Src inhibition abrogates CXCL12 induced C4-2B cell invasion. a C4-2B cells were plated in serum free medium in the presence or absence of 0.5 μM Dasatinib on Matrigel coated inserts with or without 200 ng/mL CXCL12 in the bottom well and allowed to invade for 24 h. b C4-2B cells were plated in serum free medium in the presence or absence of 0.5 μM Dasatinib for 24 h. Prior to cell lysate preparation cells were challenged with 200 ng/mL CXCL12 for 15 min. Protein expression of phosphorylated Src, total Src and GAPDH was determined by Western blot analysis, and fold changes were calculated based on densitometric scanning of bands in X-ray film. c C4-2B cells were transfected with control or Src siRNA; after 24 h, cells plated in serum free medium on Matrigel coated inserts with or without 200 ng/mL CXCL12 in the bottom well were allowed to invade for 24 h. In both invasion experiments (a and c), the number of invading cells was quantitated in three independent experiments, statistical analyses were performed using ANOVA, and significance was calculated using Tukey posttest analysis using GraphPad Prism software. d C4-2B cells were transfected with control or src siRNA; after 24 h cells were cultured in the presence or absence of 200 ng/mL CXCL12 for 15 min in serum free medium. Cell lysate was collected after 24 h. Protein expression of total Src and GAPDH was determined by Western blot analysis, and densitometry was performed (numbers indicate fold change, normalized to untreated controls)

Inhibition of CXCR4 decreases initial establishment of bone tumors without affecting the expansion of existing bone tumors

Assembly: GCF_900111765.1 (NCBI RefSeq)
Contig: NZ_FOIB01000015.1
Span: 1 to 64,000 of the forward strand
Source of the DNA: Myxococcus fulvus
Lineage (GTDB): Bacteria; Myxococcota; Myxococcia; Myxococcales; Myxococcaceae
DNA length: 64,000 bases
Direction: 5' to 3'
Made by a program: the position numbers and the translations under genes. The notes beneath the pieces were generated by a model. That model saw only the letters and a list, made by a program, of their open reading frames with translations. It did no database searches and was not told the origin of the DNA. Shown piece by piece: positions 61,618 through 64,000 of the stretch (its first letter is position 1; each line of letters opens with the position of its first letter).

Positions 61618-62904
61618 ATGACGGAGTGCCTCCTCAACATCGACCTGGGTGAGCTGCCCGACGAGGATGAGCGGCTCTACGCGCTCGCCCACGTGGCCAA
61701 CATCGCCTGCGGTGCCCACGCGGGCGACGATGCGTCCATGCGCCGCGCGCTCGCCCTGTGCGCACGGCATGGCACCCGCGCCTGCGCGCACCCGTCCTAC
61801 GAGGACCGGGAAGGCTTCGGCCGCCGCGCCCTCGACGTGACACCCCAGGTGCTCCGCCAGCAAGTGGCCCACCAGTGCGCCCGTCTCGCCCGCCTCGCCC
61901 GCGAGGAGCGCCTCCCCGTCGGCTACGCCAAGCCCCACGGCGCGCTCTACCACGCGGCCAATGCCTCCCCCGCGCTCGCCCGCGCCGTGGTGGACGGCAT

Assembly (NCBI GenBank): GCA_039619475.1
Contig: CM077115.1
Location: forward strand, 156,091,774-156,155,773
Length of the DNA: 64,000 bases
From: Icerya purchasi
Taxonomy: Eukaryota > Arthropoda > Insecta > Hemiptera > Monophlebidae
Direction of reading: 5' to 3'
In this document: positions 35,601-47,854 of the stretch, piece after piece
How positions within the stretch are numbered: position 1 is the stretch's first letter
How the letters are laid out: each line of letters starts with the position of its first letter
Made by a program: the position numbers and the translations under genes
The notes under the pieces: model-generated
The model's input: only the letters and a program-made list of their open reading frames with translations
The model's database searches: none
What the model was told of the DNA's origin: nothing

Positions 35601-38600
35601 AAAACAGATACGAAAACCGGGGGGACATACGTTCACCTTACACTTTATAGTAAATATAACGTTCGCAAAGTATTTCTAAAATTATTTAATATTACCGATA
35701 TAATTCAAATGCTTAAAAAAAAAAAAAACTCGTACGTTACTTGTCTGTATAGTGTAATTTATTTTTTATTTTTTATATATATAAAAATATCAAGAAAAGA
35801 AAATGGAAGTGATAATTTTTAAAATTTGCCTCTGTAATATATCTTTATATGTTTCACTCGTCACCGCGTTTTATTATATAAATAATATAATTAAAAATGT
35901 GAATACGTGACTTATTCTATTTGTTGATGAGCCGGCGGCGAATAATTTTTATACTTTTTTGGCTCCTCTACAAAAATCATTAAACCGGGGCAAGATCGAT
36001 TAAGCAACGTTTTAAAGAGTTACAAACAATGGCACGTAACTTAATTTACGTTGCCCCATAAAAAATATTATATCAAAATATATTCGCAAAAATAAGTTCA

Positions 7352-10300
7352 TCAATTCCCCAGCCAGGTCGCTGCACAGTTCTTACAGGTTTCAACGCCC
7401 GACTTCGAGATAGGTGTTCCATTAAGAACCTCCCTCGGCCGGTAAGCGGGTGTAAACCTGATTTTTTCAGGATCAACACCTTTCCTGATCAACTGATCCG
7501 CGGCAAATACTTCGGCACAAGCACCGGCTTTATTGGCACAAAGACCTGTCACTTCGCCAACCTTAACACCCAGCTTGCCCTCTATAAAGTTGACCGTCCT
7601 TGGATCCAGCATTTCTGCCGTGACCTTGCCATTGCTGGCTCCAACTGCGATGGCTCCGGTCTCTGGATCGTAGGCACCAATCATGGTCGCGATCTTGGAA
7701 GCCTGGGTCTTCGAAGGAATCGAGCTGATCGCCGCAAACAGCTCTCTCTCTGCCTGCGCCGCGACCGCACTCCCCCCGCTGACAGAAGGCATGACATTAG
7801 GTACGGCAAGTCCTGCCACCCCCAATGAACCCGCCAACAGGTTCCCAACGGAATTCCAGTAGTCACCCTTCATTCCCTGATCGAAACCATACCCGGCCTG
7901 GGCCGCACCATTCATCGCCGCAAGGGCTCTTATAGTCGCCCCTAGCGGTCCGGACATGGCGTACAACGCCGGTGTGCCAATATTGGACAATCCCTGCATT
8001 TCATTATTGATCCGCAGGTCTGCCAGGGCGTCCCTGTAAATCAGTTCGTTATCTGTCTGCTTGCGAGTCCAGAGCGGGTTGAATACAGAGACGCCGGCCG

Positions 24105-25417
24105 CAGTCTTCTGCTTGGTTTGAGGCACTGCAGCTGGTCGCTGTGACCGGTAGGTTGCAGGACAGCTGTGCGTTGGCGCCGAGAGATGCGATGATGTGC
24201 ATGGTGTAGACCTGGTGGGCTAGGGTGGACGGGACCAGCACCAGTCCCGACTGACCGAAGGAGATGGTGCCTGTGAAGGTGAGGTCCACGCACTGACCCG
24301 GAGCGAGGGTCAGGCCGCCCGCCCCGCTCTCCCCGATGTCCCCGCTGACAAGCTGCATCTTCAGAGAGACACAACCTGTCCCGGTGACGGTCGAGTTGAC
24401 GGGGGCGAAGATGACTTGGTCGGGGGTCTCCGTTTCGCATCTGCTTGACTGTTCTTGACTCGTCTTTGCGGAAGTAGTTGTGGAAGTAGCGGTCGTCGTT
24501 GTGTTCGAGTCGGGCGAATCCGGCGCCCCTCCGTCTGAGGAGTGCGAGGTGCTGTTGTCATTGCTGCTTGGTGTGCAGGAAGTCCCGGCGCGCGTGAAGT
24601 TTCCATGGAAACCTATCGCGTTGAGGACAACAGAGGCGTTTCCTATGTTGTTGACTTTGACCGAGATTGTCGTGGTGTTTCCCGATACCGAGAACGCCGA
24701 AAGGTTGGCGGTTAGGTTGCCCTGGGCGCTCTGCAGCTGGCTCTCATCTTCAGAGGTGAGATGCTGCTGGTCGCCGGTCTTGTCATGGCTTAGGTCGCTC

To determine the biological significance of the CXCL12/CXCR4 axis in bone tumor growth, an intratibial model was employed. In this model system, CXCR4 inhibition was obtained by use of plerixafor. Plerixafor is a hematopoetic stem cell mobilizer that has been shown to block the binding of CXCL12 to CXCR4. To this end, PC-3 M-luc2 cells were used to test the inhibition of CXCR4 signaling with plerixafor. Western blot analysis showed that PC-3 M-luc2 cells express higher CXCR4, but similar levels of EGFR, compared to PC-3 cells (Additional file 1: Figure S1). PC-3 M-luc2 cells were injected intratibially and saline control or plerixafor treatment was started via an osmotic pump on day 0 (Fig. 4a). After 21 or 23 days, in vivo luciferase imaging was performed. Twenty-two or twenty-four days post-injection of tumor cells and initiation of treatment, mice were sacrificed and ex vivo x-ray imaging was performed on the harvested tibiae. Treatment of the mice with plerixafor resulted in decreased tumor growth and decreased bone destruction relative to the saline control, as shown by luciferase and x-ray imaging (Fig. 4b-d). Bone histomorphometry performed on bone tissue sections revealed that plerixafor treatment resulted in decreased tumor volume and a decrease in bone destruction (Fig. 4e, f). Immunohistochemical analysis demonstrated reduced expression of CXCR4 in the plerixafor treated mice (Fig. 4g). Additionally, treatment with plerixafor resulted in decreased proliferation, as determined by Ki67 staining (Fig. 4h). Plerixafor also inhibited tumor growth and tumor induced bone destruction in a C4-2B-luc2 model (Additional file 1: Figure S2). These results demonstrate that inhibition of CXCR4 at the time of prostate tumor implantation in the bone results in decreased tumor growth, which is associated with decreased CXCR4 expression, decreased tumor induced bone osteolysis, and decreased proliferation.